Title:
WETTABLE FILLERS FOR IMPROVED RELEASE OF HYDROPHILIC MATERIALS FROM CHEWING GUM COMPOSITIONS
Kind Code:
A1


Abstract:
A chewing gum is provided in the present disclosure. In an embodiment, the chewing gum comprises at least one wettable filler wherein the wettable filler aids in producing an increasing release of one or more hydrophilic additives. In another embodiment, the chewing gum comprises a wettable filler having a γ in a range of at least 15.0 mJ/m2 to about 65.0 mJ/m2, wherein the wettable filler aids in increasing the release of at least one hydrophilic additive. A method for increasing the release of one or more hydrophilic additives in a chewing gum composition is also provided.



Inventors:
Haas, Michael S. (Naperville, IL, US)
Biesczat, Darei C. (Crown Point, IN, US)
Mazurek, Pamela M. (Orland Park, IL, US)
Application Number:
12/867178
Publication Date:
05/05/2011
Filing Date:
02/10/2009
Primary Class:
Other Classes:
424/48, 424/602, 426/3, 426/5
International Classes:
A61K9/68; A23G4/00; A23G4/06; A23G4/20; A61K33/42; A61P19/00
View Patent Images:
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Primary Examiner:
COHEN, MICHAEL P
Attorney, Agent or Firm:
K&L Gates LLP-ADMINRPL (CHICAGO, IL, US)
Claims:
1. 1-25. (canceled)

26. A chewing gum comprising at least one wettable filler wherein the wettable filler aids in producing an increased release of one or more hydrophilic additives.

27. The chewing gum of claim 1, wherein the wettable filler has a γ greater than 15.0 mJ/m2.

28. The chewing gum of claim 1, wherein the wettable filler has a γ less than 65.0 mJ/m2.

29. The chewing gum of claim 1, wherein the wettable filler is a phyllosilicate.

30. The chewing gum of claim 1, wherein the wettable filler is selected from the group consisting of monocalcium phosphate, dicalcium phosphate dihydrate, anhydrous dicalcium phosphate, tricalcium phosphate, octacalcium phosphate, tetracalcium phosphate, and combinations thereof.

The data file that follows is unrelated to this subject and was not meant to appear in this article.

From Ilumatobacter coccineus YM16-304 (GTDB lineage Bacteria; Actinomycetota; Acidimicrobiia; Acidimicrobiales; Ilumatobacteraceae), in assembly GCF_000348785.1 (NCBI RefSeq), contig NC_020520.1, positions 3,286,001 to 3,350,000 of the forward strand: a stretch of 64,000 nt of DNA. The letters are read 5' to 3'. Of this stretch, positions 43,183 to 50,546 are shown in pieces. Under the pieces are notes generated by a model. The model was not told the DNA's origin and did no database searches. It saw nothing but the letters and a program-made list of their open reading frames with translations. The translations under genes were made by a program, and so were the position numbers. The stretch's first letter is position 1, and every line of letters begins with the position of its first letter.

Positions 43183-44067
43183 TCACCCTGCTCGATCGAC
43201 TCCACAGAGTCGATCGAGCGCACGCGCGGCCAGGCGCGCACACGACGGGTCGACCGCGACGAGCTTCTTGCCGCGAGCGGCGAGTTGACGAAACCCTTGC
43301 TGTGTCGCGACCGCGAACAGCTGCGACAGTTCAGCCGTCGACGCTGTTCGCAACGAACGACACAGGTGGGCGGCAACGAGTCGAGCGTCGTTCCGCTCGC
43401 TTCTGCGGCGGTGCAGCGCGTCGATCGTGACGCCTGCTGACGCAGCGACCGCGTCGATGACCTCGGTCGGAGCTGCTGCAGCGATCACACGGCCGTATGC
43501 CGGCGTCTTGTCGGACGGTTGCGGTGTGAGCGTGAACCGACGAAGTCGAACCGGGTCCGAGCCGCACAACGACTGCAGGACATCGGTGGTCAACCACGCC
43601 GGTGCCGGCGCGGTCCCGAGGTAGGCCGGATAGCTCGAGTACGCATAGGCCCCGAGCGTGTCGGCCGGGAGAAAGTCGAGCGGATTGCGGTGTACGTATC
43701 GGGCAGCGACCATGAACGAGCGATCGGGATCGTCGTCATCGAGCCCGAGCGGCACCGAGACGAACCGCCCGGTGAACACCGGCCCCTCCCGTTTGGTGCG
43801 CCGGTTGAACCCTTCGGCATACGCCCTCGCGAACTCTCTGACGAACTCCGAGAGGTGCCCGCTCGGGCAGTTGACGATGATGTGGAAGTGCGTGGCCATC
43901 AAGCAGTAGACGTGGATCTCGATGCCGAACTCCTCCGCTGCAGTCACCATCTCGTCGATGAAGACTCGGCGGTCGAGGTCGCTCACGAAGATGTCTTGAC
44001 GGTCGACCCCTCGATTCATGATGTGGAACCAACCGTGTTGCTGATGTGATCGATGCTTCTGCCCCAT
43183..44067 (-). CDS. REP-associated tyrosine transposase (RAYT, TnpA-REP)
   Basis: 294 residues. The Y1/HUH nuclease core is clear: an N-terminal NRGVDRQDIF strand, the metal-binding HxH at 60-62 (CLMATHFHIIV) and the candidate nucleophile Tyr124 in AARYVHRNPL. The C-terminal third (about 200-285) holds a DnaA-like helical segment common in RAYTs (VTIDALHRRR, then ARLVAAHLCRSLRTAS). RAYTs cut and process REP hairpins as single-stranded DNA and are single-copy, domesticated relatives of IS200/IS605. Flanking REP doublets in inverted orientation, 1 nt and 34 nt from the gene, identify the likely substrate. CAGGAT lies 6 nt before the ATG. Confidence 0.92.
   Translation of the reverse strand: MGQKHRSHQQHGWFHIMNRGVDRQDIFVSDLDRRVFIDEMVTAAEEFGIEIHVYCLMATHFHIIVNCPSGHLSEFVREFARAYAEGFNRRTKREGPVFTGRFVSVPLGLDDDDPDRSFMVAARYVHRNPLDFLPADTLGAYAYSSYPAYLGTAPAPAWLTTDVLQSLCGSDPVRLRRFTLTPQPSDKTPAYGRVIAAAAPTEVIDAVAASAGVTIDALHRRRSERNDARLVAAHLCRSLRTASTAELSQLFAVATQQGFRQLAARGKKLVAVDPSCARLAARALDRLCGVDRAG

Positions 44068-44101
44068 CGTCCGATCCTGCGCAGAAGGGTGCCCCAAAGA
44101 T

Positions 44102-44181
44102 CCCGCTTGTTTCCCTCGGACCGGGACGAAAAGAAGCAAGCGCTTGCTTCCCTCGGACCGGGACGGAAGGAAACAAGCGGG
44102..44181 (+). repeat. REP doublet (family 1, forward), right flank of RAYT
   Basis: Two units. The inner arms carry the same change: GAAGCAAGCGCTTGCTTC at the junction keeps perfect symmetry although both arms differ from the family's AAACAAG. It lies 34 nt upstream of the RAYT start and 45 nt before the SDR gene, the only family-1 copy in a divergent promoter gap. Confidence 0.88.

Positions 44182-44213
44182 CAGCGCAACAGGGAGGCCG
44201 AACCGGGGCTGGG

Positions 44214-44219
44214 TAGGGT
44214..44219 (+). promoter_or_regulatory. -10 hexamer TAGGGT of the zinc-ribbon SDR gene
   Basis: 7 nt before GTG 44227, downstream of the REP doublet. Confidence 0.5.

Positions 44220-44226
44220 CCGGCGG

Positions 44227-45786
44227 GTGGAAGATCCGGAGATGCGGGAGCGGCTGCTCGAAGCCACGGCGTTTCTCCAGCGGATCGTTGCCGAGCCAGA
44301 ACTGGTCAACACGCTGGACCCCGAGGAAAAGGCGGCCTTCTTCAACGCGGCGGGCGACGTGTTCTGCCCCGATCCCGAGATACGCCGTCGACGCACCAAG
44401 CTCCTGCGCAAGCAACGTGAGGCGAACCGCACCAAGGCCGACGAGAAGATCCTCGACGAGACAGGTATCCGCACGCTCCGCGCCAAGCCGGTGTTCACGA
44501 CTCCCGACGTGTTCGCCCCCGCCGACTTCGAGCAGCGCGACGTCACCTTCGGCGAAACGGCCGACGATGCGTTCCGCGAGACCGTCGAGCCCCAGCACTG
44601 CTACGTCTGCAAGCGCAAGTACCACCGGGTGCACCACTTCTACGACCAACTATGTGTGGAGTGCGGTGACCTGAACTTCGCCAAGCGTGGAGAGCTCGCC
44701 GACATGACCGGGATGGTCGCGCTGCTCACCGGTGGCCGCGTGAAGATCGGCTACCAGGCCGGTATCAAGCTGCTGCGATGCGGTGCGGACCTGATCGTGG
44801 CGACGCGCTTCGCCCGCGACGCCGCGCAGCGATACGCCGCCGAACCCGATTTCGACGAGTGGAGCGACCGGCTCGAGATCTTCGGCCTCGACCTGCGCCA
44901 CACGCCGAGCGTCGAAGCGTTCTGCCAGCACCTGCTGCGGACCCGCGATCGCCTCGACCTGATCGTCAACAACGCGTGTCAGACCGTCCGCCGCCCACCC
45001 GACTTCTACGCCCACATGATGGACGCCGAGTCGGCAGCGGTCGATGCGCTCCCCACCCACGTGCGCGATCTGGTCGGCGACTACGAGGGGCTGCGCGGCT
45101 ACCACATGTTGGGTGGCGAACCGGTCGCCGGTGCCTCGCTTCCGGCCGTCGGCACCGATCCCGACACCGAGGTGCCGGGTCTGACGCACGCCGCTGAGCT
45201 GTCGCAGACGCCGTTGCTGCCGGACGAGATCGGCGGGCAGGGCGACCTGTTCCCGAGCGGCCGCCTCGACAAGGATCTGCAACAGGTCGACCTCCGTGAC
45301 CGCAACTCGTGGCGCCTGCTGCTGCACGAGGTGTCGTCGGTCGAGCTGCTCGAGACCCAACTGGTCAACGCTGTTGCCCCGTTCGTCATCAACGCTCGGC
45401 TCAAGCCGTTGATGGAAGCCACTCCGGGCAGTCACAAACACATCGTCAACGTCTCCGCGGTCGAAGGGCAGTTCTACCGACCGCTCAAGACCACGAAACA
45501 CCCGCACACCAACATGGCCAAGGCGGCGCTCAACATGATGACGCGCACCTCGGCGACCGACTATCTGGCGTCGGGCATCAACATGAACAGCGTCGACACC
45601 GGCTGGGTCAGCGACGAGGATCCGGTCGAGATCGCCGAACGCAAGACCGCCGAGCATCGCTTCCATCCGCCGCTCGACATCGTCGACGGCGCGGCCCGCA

31. The chewing gum of claim 1, wherein the wettable filler is selected from the group consisting of serpentine, talc, pyrophyllite, mica, chlorite, and combinations thereof.

32. The chewing gum of claim 1, wherein the hydrophilic additive is selected from the group consisting of vitamins, salts, sweeteners, flavors, medicaments, and combinations thereof.

33. The chewing gum of claim 7, wherein the hydrophilic additive is selected from the group consisting of vitamin C, ascorbic acid and salts thereof, choline, lipoic acid, inositol, B1 (Thiamine, Sulbutiamine, Benfotiamine), B2 (Riboflavin), B3 (Niacin, Nicotinamide), B5 (Pantothenic acid, Dexpanthenol, Pantethine), B6 (Pyridoxine, Pyridoxal phosphate), B7 (Biotin), B9 (Folic acid), B12 (Cyanocobalamin, Hydroxocobalamin, Mecobalamin) and combinations thereof.

34. The chewing gum of claim 7, wherein the hydrophilic additive is selected from the group consisting of sucralose, aspartame, NAPM derivatives, salts of acesulfame, aspartame-acesulfame salt, altitame, saccharin and its salts, cyclamic acid and its salts, glycyrrhizin, dihydrochalcones, thaumatin, monellin and combinations thereof.

35. The chewing gum of claim 1, wherein the hydrophilic additive is coated, encapsulated, agglomerated, or absorbed.

36. A chewing gum comprising a wettable filler having a γ in a range of at least 15.0 mJ/m2 to about 65.0 mJ/m2, wherein the wettable filler aids in increasing the release of at least one hydrophilic additive.

37. The chewing gum of claim 11, wherein the wettable filler is selected from the group consisting of octacalcium phosphate, tetracalcium phosphate and combinations thereof.

38. The chewing gum of claim 11, wherein the wettable filler is selected from the group consisting of muscovite, smectite and combinations thereof.

39. The chewing gum of claim 11, wherein the hydrophilic additive is selected from the group consisting of vitamin C, ascorbic acid and salts thereof and combinations thereof.

40. The chewing gum of claim 11, wherein the hydrophilic additive is selected from the group consisting of calcium, potassium, sodium, ammonium, pyrophosphate, zinc and copper salts and combinations thereof.

41. A method of increasing the release of hydrophilic additives in a gum composition comprising: adding at least one wettable filler to a chewing gum composition comprising one or more hydrophilic additives, wherein the wettable filler aids in increasing the release of one or more hydrophilic additives.

42. The method of claim 16, wherein the wettable filler has a γ in a range of at least 15.0 mJ/m2 to about 65.0 mJ/m2.

43. The method of claim 16, wherein the wettable filler is selected from the group consisting of dicalcium phosphate dihydrate, anhydrous dicalcium phosphate, octacalcium phosphate, tetracalcium phosphate and combinations thereof.

44. The method of claim 16, wherein the wettable filler is a phyllosilicate.

45. The method of claims 16, wherein the hydrophilic additive is calcium citrate.

46. The method of claim 16, wherein the hydrophilic additive is selected from the group consisting of brazzein, luo han guo, steviol glycosides, rebaudioside A, Rebiana, monatin and combinations thereof.